Quand la vieille Europe éternue, la nouvelle Europe s’enrhume

LONDON – Tandis que d’un bout à l’autre de l’Europe de l’Ouest, les Etats entreprenaient de renflouer les banques et leurs déposants, les Européens de l’Est, inquiets de la menace que contenait, pour eux-mêmes, cette tempête globale financière, se tenaient aux aguets. Ils sont, à leur tour, pris dans la tourmente, et la solidarité européenne voit ses liens fragiles mis à l’épreuve.

Deux pays – la Hongrie et l’Ukraine – ont déjà demandé des plans de soutien de taille. Plusieurs autres pays vont sans doute en faire autant dans le courant du mois qui vient, si le gel des marchés du crédit se prolonge. Et si cette situation devait durer jusqu’à la fin de l’année, ce qui n’est pas à exclure, beaucoup d’autres pays seraient en butte à des crises bancaires graves.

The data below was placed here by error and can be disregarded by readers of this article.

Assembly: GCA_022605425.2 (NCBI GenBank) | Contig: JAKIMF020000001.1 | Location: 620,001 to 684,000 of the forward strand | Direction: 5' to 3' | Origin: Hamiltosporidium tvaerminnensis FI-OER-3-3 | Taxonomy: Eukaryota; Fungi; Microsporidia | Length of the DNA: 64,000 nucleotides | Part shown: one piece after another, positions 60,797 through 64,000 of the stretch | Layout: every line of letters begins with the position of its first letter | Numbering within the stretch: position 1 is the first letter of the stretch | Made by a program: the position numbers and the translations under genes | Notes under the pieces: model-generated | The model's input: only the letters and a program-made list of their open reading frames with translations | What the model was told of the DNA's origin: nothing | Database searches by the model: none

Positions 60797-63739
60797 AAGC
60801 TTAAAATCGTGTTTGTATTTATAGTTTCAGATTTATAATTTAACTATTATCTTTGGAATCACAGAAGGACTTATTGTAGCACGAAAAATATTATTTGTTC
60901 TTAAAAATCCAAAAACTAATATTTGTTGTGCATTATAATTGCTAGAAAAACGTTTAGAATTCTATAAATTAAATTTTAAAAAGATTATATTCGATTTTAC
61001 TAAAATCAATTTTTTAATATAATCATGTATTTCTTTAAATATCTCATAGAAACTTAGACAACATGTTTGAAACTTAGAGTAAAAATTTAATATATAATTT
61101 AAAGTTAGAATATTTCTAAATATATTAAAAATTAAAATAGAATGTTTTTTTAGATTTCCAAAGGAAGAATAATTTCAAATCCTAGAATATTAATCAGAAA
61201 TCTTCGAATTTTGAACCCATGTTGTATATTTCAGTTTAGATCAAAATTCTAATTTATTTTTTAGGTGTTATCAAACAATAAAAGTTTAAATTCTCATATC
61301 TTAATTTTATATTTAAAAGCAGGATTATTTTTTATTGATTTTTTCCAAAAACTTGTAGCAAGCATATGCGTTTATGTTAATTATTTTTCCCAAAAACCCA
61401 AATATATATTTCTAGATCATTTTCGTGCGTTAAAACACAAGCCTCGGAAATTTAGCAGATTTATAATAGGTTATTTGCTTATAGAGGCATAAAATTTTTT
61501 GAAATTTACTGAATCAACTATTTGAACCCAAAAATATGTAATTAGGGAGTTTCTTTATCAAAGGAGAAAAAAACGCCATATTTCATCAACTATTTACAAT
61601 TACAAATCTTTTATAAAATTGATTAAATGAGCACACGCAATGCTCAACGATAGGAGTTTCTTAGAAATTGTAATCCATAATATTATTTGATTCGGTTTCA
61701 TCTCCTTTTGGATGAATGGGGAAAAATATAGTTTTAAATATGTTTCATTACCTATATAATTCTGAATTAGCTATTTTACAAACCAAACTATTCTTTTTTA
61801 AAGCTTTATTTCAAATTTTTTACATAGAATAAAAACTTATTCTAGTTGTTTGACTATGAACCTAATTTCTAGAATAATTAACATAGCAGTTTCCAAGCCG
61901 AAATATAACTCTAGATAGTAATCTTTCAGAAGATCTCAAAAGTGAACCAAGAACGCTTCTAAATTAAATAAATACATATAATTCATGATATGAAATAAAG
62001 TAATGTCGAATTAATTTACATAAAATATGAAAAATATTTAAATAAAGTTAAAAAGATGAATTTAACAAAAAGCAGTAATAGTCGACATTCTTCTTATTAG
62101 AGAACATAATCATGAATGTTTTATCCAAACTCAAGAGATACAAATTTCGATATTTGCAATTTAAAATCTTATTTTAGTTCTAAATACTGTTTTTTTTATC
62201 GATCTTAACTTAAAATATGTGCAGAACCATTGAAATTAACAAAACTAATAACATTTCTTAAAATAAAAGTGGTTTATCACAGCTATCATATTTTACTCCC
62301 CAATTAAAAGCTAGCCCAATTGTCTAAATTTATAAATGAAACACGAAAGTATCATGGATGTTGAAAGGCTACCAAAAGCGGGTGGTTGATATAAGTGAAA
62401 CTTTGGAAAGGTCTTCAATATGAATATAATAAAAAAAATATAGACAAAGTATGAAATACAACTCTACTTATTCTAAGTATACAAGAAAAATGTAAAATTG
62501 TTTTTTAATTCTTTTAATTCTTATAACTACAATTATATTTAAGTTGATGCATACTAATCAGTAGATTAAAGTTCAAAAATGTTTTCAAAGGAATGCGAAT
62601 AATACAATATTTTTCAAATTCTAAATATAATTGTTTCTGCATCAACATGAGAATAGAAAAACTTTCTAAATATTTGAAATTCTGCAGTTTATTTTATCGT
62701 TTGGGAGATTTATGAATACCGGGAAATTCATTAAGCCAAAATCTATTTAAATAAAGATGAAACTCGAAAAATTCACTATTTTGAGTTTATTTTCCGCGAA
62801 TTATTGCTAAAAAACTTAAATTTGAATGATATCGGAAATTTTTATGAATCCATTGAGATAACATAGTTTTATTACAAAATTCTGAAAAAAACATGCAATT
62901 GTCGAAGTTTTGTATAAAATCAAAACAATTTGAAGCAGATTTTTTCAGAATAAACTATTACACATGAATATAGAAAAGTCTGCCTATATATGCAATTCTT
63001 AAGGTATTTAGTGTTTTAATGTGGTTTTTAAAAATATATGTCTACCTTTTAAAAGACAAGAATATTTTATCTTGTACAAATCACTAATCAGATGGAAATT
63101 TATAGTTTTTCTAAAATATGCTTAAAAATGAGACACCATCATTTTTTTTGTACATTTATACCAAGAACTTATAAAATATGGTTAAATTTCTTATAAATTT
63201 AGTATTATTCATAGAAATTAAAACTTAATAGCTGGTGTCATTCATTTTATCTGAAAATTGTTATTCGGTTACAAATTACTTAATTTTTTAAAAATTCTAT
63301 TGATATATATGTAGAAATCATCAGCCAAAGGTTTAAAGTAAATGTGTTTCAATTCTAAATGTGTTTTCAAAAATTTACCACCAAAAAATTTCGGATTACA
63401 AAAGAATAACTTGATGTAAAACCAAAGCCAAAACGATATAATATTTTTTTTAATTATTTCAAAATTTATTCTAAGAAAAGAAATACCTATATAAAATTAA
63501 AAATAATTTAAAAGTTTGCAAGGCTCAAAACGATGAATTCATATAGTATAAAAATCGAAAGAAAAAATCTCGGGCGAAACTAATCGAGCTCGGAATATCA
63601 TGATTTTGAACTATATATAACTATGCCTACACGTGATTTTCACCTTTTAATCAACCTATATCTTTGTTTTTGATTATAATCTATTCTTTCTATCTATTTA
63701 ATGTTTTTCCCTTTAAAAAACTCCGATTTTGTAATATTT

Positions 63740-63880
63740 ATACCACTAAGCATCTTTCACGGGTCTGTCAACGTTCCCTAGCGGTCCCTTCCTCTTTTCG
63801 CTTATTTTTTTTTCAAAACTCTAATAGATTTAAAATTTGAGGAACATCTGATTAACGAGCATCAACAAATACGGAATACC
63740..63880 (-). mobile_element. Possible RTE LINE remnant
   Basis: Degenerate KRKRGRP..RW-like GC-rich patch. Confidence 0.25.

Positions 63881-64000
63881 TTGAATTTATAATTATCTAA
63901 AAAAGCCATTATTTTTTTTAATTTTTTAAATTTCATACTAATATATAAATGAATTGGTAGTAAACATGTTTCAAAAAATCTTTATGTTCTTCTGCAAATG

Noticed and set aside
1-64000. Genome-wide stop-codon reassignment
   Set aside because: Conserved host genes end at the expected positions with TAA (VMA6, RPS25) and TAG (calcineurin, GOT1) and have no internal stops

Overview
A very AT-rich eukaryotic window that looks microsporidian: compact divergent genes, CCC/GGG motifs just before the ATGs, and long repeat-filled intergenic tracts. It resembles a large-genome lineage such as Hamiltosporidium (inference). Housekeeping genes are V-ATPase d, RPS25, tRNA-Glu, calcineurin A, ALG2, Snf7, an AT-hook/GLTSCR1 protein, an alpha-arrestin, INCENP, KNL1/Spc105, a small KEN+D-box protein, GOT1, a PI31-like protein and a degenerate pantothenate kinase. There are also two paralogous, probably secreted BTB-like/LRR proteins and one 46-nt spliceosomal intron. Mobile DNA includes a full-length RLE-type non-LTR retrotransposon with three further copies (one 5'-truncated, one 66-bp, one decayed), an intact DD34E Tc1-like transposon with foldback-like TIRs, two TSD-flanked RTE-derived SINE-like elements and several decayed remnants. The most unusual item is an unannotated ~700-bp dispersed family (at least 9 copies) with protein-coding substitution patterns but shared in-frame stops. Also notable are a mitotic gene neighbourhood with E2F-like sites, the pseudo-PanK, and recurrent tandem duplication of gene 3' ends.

Au cours des vingt dernières années, l’Europe de l’Est a entrepris de vastes réformes et adopté le processus global d’intégration financière. Les banques étrangères, notamment celles de l’Europe de l’Ouest, ont pénétré ses marchés avec une rapidité et une force sans précédent et sont progressivement allé jusqu’à tendre la main à des petites et moyennes entreprises, sujettes à risque, ainsi qu’à aider les gens à acheter leur maison et à monter leur affaire. A présent, ces pays sont à la merci de la prospérité financière.

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